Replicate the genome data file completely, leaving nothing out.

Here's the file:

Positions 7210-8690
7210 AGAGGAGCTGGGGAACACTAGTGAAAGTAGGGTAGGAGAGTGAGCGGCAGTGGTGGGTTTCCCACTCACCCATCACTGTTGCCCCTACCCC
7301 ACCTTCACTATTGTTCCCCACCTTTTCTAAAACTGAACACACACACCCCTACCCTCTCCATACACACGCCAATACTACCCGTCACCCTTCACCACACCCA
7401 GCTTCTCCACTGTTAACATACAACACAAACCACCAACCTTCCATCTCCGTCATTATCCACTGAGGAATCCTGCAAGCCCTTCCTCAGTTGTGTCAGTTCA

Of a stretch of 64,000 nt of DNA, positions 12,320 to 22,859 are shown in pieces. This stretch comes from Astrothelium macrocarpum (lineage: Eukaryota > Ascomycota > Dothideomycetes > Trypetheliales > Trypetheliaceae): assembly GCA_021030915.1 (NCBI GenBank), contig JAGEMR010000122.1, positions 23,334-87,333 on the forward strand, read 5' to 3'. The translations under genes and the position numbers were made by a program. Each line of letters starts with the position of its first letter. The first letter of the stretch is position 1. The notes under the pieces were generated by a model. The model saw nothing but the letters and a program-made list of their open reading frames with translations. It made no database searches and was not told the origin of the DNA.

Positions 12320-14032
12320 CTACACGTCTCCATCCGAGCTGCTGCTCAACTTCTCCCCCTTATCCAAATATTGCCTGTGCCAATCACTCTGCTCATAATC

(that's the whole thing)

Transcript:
Positions 7210-8690
7210 AGAGGAGCTGGGGAACACTAGTGAAAGTAGGGTAGGAGAGTGAGCGGCAGTGGTGGGTTTCCCACTCACCCATCACTGTTGCCCCTACCCC
7301 ACCTTCACTATTGTTCCCCACCTTTTCTAAAACTGAACACACACACCCCTACCCTCTCCATACACACGCCAATACTACCCGTCACCCTTCACCACACCCA
7401 GCTTCTCCACTGTTAACATACAACACAAACCACCAACCTTCCATCTCCGTCATTATCCACTGAGGAATCCTGCAAGCCCTTCCTCAGTTGTGTCAGTTCA

Of a stretch of 64,000 nt of DNA, positions 12,320 to 22,859 are shown in pieces. This stretch comes from Astrothelium macrocarpum (lineage: Eukaryota > Ascomycota > Dothideomycetes > Trypetheliales > Trypetheliaceae): assembly GCA_021030915.1 (NCBI GenBank), contig JAGEMR010000122.1, positions 23,334-87,333 on the forward strand, read 5' to 3'. The translations under genes and the position numbers were made by a program. Each line of letters starts with the position of its first letter. The first letter of the stretch is position 1. The notes under the pieces were generated by a model. The model saw nothing but the letters and a program-made list of their open reading frames with translations. It made no database searches and was not told the origin of the DNA.

Positions 12320-14032
12320 CTACACGTCTCCATCCGAGCTGCTGCTCAACTTCTCCCCCTTATCCAAATATTGCCTGTGCCAATCACTCTGCTCATAATC